Steve Bannon claims he’s ‘praising and honouring’ Donald Trump by challenging him in Alabama


Steve Bannon has claimed his insurgent campaign to elect a controversial judge as an Alabama senator has been carried out to “praise and honour” Donald Trump, his former boss and someone who threw his support behind the other candidate.

In a pugilistic, nationalistic speech delivered at a farm barn 25 miles outside of Mobile on the eve of polling, Mr Trump’s former strategist said electing Roy Moore would send an unmistakable message to Washington Republicans and “the global elite”.

“They think you’re fools – they have no interest in what you think,” he declared, to huge cheers. “Tomorrow, you have a chance to show what you think of the elite who are running our country.”

Mr Bannon, who threw his support behind Mr Moore after being fired as Mr Trump’s chief strategist, sought to claim his campaign was not a challenge to Mr Trump, who has endorsed Mr Moore’s rival, Luther Strange. 

Yet the man now back in charge of the conservative Breitbart News site, has admitted Mr Moore is his first attempt at electing a non-mainstream congress candidate. If successful, he has vowed to challenge many mainstream Republicans in the 2018 midterm elections.

“We did not come here to defy Donald Trump. We came here to praise and honour him,” Mr Bannon said.

“We believe in America first, and conservatism because we oppose progressives and everything they stand for.”

But many of those gathered in the early evening sunshine close to the Gulf Coast – some of them Mr Trump’s strongest supporters – expressed anger and bewilderment over his decision to support Mr Strange.

“I don’t know why he is supporting Strange. He has to go back to his own. He was elected to drain the swamp,” said Deane Suits, who had travelled from the town of Foley.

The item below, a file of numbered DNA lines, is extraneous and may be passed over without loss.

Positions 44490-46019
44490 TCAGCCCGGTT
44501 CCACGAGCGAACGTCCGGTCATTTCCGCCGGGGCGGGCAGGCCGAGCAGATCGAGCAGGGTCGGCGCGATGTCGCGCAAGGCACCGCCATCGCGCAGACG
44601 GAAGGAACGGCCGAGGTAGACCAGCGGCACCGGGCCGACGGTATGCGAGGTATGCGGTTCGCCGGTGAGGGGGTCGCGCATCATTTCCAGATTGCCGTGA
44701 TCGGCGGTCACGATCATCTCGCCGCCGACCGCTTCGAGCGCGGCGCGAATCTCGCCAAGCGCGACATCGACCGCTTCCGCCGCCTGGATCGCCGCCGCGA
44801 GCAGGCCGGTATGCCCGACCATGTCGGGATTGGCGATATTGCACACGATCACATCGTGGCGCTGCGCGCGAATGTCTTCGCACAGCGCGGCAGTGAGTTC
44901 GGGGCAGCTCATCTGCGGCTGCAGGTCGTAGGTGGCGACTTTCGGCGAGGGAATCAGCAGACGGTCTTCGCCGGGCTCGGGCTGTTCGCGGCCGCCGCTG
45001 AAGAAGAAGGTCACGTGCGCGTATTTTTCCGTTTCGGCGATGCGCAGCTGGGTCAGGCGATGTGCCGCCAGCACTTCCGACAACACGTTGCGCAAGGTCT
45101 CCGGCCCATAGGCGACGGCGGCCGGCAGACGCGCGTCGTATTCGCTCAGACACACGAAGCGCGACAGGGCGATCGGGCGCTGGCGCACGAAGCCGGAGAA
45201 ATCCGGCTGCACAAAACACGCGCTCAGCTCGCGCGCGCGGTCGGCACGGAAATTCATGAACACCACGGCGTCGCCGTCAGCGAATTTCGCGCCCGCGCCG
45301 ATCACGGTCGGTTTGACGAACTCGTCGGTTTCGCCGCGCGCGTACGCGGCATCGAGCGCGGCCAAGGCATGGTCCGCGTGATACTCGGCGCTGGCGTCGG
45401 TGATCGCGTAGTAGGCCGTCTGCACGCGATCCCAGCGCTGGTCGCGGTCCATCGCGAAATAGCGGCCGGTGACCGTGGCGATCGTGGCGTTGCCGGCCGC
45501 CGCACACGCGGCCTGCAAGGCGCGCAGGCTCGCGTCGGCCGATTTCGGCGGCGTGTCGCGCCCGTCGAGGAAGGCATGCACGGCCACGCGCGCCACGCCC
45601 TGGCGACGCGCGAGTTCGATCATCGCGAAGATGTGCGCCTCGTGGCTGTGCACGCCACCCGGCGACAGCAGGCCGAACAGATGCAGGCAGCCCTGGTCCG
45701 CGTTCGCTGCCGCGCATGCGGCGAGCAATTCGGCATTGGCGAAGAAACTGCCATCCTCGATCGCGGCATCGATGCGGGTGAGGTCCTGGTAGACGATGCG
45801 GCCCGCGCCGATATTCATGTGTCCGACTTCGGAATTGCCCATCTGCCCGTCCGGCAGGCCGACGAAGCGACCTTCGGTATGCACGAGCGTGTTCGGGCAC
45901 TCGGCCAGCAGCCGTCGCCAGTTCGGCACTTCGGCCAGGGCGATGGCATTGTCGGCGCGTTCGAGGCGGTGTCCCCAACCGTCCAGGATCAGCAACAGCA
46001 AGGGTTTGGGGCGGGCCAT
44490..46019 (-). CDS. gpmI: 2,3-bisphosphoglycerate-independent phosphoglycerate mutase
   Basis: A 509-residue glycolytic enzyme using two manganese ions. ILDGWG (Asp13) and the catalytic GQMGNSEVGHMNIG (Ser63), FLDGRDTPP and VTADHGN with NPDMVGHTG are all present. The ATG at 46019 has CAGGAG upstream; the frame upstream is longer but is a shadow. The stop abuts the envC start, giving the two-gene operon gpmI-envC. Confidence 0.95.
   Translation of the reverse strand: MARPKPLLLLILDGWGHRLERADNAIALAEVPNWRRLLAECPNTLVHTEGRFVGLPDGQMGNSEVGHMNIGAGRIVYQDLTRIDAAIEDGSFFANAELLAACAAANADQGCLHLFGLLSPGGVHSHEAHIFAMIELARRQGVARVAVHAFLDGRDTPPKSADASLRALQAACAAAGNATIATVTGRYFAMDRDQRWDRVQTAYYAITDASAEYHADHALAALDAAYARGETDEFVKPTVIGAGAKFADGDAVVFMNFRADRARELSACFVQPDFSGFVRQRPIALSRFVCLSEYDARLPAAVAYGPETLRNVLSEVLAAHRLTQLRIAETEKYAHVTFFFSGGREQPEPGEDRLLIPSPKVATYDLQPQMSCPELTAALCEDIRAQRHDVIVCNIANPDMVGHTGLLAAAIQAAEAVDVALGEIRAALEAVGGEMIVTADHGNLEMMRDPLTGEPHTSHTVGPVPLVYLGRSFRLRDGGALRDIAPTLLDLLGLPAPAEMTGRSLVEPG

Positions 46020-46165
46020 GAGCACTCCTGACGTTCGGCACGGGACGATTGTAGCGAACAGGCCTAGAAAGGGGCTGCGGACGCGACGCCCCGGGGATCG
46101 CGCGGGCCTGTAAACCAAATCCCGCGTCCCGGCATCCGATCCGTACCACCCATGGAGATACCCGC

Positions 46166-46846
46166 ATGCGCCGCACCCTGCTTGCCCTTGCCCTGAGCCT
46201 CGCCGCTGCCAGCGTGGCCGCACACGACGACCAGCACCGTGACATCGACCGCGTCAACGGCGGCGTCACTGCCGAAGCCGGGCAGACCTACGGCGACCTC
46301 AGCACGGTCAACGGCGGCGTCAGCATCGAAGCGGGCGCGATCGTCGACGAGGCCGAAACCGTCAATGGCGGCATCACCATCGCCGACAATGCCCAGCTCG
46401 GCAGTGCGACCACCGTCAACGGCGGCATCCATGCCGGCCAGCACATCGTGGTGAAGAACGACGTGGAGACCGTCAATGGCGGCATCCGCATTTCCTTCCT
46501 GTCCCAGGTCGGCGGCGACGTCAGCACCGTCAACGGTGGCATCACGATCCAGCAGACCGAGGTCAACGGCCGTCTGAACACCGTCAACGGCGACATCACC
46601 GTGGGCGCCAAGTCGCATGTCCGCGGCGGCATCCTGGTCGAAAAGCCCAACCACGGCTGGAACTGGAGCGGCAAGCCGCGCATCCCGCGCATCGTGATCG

Another supporter of Mr Trump, Debbie Giles, said she she did not think Mr Strange would stand up for the issues important to her – primarily the freedom of religion. She said that Republican Senate Majority leader Mitch McConnell was close to being a socialist. 

“I think Mr Trump was wrong this time,” she said. “He needs to pay attention to the people who elected him.”

Former Ukip leader Nigel Farage, asked to attend the rally just a few days ago by Mr Bannon, was introduced to the crowds as “Mr Brexit”. He received huge applause when he celebrated Mr Trump’s victory and talked up Mr Moore’s record. 

He said he believed a vote for the 70-year-old judge, known for the installation of a granite statue of the Ten Commandments in his Montgomery courtroom, would help rejuvenate the movement that Mr Trump had given momentum to.

He said: “This point about getting Judge Roy Moore is to help the President, isn’t it? He will rejuvenate Trump, Brexit, and those wonderful things that happened in 2016.”

Mr Moore took to the stage in a white cowboy hat and a black leather vest. He talked of his long career as someone who had fought in religious issues.

“All of Washington is watching to see what Alabama does tomorrow,” he said.

Meanwhile, in Birmingham, Mr Strange campaigned with Vice President Mike Pence.

“Luther Strange is a real conservative. He’s a leader and a real friend to President Trump. I got to tell you, Big Luther has been making a big difference in Washington,” said Mr Pence, according to the Associated Press.

Mr Srange said: “Tomorrow, there’s a lot on the line. For the Vice President and the President and of the United States to come here on my behalf means more than I can possibly say.”